Culture and branding have been on my mind since attending MUFSO in Dallas a few months ago. In his 2016 Operator of the Year acceptance speech, Greg Flynn — the Founder and CEO of Flynn Restaurant Group — defined culture as the "body of shared beliefs that translate to action." He repeatedly emphasized that a strong culture is both something to aspire to, but also something that must be actively worked at.
Leading hospitality brands have customer centricity at the heart of their culture — a mentality they have worked hard to instil in executives and frontline staff alike. Certainly every customer is incredibly important to a brand — but focus must be placed on the very top customers who drive the vast majority of the revenue. The shared belief, and one that is backed by data, is that happy customers will visit more often and spend more than other customers. The action that should be taken by employees as a result of this belief is to strive to ensure customer happiness in quality, service and all customer-focused programs.
One of the common objections that we hear from prospective customers as they consider a loyalty program is that they don't believe in discounting their product. Blanket discounting, which is common in many industries such as QRS and Fast Casual, is never a good idea. Blanket discounting trains customers to wait for discounts, treats all customers the same, and often isn't even measurable. When we say customer-focused programs, we don't mean discounting. We mean looking at your brand and finding ways to reward your VIPs in a way that shows you know who they are and what they care about.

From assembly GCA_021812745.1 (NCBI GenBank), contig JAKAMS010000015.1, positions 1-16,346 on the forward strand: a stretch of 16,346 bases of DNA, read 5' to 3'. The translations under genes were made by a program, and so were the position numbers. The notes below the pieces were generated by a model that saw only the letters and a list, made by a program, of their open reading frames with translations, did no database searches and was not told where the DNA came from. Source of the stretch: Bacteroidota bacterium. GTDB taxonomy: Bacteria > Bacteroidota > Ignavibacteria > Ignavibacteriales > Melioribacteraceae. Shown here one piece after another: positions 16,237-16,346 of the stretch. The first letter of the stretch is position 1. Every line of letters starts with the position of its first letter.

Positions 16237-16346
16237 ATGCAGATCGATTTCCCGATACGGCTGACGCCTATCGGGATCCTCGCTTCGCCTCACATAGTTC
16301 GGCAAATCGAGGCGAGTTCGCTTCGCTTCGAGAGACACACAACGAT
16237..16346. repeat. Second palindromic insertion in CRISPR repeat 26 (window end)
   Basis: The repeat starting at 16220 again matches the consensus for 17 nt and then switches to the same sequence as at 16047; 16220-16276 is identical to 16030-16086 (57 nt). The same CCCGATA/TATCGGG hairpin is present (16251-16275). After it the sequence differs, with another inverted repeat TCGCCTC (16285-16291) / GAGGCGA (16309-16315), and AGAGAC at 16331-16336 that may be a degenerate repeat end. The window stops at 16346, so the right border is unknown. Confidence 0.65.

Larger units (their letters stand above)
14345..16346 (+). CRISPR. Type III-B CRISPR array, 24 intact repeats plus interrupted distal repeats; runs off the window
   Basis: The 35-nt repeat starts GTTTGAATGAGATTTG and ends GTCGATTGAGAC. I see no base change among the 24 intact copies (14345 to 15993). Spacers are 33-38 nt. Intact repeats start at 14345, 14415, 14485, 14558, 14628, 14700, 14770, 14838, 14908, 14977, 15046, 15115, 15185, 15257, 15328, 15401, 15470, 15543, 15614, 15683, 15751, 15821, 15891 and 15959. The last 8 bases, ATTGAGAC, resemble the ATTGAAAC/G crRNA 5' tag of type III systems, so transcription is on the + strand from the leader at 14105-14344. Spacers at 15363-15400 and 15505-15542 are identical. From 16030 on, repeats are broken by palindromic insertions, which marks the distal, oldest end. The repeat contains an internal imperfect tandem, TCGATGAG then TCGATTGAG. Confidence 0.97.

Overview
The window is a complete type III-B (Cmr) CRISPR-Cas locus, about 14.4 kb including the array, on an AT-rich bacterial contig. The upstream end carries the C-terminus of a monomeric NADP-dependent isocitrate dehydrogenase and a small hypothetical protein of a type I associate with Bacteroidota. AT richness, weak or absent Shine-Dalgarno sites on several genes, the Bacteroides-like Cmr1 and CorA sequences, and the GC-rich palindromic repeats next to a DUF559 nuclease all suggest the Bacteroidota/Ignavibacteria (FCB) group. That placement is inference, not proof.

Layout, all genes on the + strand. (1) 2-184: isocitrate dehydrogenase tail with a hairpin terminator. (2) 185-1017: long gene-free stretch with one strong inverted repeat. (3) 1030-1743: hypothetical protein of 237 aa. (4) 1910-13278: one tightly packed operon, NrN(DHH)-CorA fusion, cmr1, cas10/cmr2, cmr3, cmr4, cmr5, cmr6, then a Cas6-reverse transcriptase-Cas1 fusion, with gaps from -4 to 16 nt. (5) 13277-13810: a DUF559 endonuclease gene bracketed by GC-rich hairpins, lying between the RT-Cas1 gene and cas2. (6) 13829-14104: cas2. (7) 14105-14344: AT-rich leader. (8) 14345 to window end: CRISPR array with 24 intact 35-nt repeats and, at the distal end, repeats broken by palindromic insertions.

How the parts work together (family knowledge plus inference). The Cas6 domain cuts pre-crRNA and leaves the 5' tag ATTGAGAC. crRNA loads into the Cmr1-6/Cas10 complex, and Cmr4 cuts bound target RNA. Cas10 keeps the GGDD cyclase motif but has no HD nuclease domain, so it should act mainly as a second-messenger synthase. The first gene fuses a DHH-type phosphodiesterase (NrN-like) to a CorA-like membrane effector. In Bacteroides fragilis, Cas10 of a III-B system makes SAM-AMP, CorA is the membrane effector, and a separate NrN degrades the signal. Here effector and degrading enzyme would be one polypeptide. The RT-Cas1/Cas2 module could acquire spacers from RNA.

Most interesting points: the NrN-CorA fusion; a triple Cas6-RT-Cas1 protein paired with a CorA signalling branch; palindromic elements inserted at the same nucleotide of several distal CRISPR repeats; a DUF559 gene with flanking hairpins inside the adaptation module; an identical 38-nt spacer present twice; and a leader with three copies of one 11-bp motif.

While all of our merchants clearly care about their customers and have put data-driven programs in place to learn about them, solicit their feedback, and drive satisfaction, two merchants in particular have recently launched programs that clearly illustrate how to effectively blend culture, brand and loyalty. These merchants have thought about what sets their brand apart and what it means to their customers and have put on-brand programs in place to cement their loyalty.
Good Food Guys
Good Food Guys, the restaurant group behind California-based Split and Mixt, surprised their VIPs with an on-brand gift for the holidays. The gift was a personalized Swell bottle that can be filled, for free, every time the VIPs come into the stores, with iced tea or lemonade. This brand, known for healthy, American fare in a casual environment, understands its customer-base is active and hip and rewards its top spenders with a gift that makes them feel special and keeps them coming back in. It has the additional benefit of allowing employees to easily recognize VIPs so they can give them an extra warm welcome.
New York Yankee Steak House
New York Yankee Steak House is a restaurant that brings together two American pastimes, baseball and steaks. So, naturally, when building out the rewards scheme for their loyalty program, the three unit brand wanted to include strong elements of their brand. For example, VIP members that reach a certain level of status receive a personalized steak knife. Top VIPs are invited to watch a Yankees game from a luxury suite. The rewards are aspirational, on brand, and something every New Yorker would love.
Thanx helps offline businesses drive deeper, data-driven relationships with their best customers. Thanx's turnkey solution collects critical customer data and uses it to deliver automated marketing campaigns that deliver real ROI. While the vast majority of loyalty programs today are languishing, Thanx has the highest retention rate in the industry thanks to its frictionless customer and merchant experience. Founded in 2011 and based in San Francisco, Thanx is financed by Sequoia Capital and other elite Silicon Valley investors. Thanx has thousands of customers across more than twenty retail verticals.
VP of Marketing